This spring, I paddled out across Kiwassa Lake to see the volunteers at Lean2Rescue put the finishing touches on a newly restored lean-to shelter. They had moved it, piece by piece, from Middle Saranac Lake, so they could replace the roof and some rotting logs at the base. And they left in its place a new lean-to for Middle Saranac.
This is what these guys do. They told me I could do it too, if I had an IQ in the range of a “bag of hammers.” It’s their joke for the mania that drives them to head out into the wilderness to move 400-pound logs around. What they do is no joke, though. It keeps a certain local architectural heritage alive, and gives paddlers and backpackers shelter in the woods.
I don’t like to equate myself with a bag of hammers. Then again, I am planning to go find this crew in the High Peaks as they move and refurbish another lean-to this weekend, even though I wrenched my back yesterday by merely bending over to pick up a pen. I’m going back because I want to write a story about the status of these shelters park-wide, the policies affecting their placement, and the folks who keep them habitable. That’s planned for our next magazine. Meantime, I’ve posted something to our website, that also features a new website of theirs that has an interactive map showing the location and relative condition of every lean-to on state lands in the Adirondacks. I’ve also posted a video of their work and words at Kiwassa.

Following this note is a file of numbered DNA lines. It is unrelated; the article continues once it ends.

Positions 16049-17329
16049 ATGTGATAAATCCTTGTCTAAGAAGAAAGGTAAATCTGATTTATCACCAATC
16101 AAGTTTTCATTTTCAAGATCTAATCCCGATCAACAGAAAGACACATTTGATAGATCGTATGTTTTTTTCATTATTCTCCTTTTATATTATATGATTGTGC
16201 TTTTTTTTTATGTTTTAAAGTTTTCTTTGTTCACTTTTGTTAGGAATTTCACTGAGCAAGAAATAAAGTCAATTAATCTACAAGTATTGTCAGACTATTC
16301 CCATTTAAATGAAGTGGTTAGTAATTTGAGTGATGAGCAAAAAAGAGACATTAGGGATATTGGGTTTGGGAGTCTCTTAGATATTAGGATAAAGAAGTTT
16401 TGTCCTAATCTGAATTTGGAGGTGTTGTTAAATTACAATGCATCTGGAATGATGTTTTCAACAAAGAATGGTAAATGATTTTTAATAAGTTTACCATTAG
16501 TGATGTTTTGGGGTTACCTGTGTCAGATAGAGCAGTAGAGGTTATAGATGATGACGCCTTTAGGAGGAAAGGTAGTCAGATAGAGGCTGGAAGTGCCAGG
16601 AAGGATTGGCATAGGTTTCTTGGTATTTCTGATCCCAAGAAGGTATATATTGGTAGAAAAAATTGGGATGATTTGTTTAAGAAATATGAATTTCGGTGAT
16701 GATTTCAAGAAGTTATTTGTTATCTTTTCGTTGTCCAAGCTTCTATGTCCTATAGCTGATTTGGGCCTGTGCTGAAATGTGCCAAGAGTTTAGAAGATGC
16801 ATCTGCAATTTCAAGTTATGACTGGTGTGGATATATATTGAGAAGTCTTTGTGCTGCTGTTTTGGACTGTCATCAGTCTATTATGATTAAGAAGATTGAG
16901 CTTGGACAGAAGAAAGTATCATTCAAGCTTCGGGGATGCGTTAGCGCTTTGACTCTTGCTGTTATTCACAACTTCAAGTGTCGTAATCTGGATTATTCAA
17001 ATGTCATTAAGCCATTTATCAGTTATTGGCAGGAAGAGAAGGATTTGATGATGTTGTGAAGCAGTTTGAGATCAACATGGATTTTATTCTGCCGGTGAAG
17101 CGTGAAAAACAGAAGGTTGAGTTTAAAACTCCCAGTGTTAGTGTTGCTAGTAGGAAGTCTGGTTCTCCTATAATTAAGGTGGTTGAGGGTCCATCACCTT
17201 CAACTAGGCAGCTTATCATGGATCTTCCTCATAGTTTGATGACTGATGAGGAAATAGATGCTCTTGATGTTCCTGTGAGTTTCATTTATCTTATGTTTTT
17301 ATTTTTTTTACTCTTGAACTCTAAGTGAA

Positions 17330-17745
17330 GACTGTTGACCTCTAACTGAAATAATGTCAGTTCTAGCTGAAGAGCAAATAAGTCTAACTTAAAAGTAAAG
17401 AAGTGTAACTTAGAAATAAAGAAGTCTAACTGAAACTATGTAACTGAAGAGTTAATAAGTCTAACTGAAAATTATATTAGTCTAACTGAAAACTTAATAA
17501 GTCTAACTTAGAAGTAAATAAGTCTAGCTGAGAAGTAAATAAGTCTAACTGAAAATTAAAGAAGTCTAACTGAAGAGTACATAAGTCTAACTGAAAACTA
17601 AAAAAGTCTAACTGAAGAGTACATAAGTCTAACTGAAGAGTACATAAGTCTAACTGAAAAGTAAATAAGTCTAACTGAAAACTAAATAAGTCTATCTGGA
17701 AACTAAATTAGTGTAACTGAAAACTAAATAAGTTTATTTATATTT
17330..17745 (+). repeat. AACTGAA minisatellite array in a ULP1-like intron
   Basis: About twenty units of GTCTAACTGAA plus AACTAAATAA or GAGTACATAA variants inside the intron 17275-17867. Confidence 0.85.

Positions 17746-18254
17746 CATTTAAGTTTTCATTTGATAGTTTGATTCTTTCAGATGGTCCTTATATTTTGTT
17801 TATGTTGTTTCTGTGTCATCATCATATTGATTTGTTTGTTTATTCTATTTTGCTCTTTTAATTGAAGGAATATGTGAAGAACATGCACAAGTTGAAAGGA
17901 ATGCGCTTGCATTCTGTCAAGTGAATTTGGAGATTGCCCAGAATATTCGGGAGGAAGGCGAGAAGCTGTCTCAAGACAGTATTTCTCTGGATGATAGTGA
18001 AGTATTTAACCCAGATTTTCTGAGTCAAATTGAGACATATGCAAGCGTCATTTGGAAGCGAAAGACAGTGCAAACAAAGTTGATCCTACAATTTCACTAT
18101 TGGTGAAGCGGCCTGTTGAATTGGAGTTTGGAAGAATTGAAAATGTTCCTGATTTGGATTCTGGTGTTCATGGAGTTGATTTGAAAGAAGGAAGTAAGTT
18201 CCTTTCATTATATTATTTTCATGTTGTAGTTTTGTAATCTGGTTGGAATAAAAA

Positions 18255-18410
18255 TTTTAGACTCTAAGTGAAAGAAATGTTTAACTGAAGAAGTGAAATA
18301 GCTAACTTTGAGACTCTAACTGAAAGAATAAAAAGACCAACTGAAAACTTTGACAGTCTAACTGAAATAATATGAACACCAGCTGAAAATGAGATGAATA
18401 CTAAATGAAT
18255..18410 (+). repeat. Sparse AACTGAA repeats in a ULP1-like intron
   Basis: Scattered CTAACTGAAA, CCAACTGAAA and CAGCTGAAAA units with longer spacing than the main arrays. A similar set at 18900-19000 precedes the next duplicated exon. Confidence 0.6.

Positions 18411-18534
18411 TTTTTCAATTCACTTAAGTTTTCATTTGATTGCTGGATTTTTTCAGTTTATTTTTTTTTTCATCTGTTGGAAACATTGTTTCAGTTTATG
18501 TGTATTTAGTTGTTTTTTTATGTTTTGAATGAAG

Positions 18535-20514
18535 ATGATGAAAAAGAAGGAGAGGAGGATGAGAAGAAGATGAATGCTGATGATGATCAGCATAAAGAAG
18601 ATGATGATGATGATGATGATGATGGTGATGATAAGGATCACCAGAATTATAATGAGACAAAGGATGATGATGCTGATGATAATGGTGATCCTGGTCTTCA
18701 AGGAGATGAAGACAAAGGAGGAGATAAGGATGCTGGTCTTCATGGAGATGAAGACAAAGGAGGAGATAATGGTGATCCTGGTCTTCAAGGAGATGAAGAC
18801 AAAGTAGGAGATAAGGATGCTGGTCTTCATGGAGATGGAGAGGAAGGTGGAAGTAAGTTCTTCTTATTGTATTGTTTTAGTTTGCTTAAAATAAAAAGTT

Speaking of videos, you might want to sign up to follow the Explorer’s YouTube page if you haven’t already. We continue to increase our visual offerings of all things Adirondack. Reporter Gwendolyn Craig recently added a video documenting a retiring forest ranger’s final routine patrol, while multimedia journalist Mike Lynch shared one of some shaggy yaks on a new kind of farm in the park.
COMING UP: We invite you to join me and the Explorer’s journalists on Wednesday morning for a discussion of the stories in the latest issue of the magazine. Register for that here.
Editor’s note: This first appeared in Brandon’s “Explore More” newsletter. Photo by Brandon Loomis.